Because brand damage can take so many different forms, brand safety is an issue that concerns almost every marketer. In an eye-catching topline statistic from an Oath survey of advertising decision-makers this year, 99% said they were concerned about their brands appearing in unsafe environments – and 58% said their concern had increased compared to a year ago. Over a third (38%) of the advertising decision-makers that Sizmek spoke to said their brand had definitely run ads on harmful web pages, and a further 5% weren’t sure whether it had or not.

Reducing brand safety risks involves a range of different actions to address the different ways that a business might be buying digital ads. When Sizmek asked advertisers to define what a brand safety strategy involved, 60% identified blocking the most harmful pages, 50% named managing a blacklist of sites, and 48% described delivering only on pre-defined site categories. However, the broad nature of brand safety risks, and the unpredictability of some social and user-generated content platforms mean that these are partial solutions at best. They’re not going to catch every issue. Things aren’t helped by the complexities of the digital supply chain for marketers buying ads programmatically, on wide-ranging open auctions. That’s why 76% of advertising decision-makers say they’re prioritising getting more transparency from their digital inventory, and 64% are prioritising reducing the number of vendors that they work with.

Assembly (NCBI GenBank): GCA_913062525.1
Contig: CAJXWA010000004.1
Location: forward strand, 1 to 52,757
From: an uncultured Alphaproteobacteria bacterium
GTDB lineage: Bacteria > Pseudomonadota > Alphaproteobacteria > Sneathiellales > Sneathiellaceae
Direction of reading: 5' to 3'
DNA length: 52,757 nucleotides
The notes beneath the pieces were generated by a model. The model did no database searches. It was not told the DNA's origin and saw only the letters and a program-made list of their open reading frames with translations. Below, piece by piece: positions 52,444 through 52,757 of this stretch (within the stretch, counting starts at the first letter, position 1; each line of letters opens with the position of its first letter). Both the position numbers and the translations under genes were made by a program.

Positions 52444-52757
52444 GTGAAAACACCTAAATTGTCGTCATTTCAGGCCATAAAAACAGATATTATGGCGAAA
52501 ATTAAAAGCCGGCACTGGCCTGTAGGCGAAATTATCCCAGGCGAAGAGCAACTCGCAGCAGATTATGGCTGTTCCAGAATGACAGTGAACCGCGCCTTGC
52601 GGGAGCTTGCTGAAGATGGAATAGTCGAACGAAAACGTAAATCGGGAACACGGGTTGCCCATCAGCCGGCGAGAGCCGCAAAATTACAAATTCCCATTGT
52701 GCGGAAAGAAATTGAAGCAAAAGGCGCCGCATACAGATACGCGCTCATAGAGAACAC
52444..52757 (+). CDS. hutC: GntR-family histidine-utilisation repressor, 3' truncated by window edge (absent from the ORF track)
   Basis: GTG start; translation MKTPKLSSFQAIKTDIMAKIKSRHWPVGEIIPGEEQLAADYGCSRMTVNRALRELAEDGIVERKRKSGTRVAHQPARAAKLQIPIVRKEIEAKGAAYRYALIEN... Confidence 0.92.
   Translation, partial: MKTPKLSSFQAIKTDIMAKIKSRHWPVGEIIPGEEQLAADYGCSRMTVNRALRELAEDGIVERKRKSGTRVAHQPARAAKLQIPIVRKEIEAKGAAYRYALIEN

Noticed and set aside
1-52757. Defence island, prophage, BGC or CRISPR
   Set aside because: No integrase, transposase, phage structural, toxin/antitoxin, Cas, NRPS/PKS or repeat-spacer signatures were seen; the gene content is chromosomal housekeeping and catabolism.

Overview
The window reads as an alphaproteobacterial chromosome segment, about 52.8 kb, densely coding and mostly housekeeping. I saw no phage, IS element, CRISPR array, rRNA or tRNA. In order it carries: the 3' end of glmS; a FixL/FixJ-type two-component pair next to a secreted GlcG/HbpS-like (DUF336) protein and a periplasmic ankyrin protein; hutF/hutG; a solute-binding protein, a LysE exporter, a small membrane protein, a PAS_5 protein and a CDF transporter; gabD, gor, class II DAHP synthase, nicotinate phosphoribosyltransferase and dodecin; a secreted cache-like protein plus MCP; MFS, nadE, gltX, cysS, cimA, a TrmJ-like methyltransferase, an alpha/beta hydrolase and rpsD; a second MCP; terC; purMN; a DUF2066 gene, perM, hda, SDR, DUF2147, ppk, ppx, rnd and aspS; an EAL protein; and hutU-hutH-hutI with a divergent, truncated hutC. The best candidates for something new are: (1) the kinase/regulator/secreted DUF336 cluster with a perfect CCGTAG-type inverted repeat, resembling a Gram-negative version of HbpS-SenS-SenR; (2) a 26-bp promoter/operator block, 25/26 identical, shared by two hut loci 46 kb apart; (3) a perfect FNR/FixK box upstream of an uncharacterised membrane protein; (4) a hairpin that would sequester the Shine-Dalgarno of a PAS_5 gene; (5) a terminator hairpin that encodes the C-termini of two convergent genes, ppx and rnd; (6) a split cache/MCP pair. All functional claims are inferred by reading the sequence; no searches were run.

Taking a context-led approach to brand safety

Of course, the most effective way to get more transparency, clarity and simplicity into the digital advertising supply chain is to be specific about which publishers and platforms you partner with. When you’re making active decisions about which environments to include rather than which to exclude, your default setting is far safer from a brand point of view. And the value of choosing specific partners increases hugely when those partners deliver a consistent context for your ads. In GumGum’s ranking of platforms considered brand safe by advertisers, LinkedIn scored +45 while all other major social platforms received double-digit negative scores. This isn’t a surprise when you consider the consistent professional and appropriate context that the LinkedIn feed provides.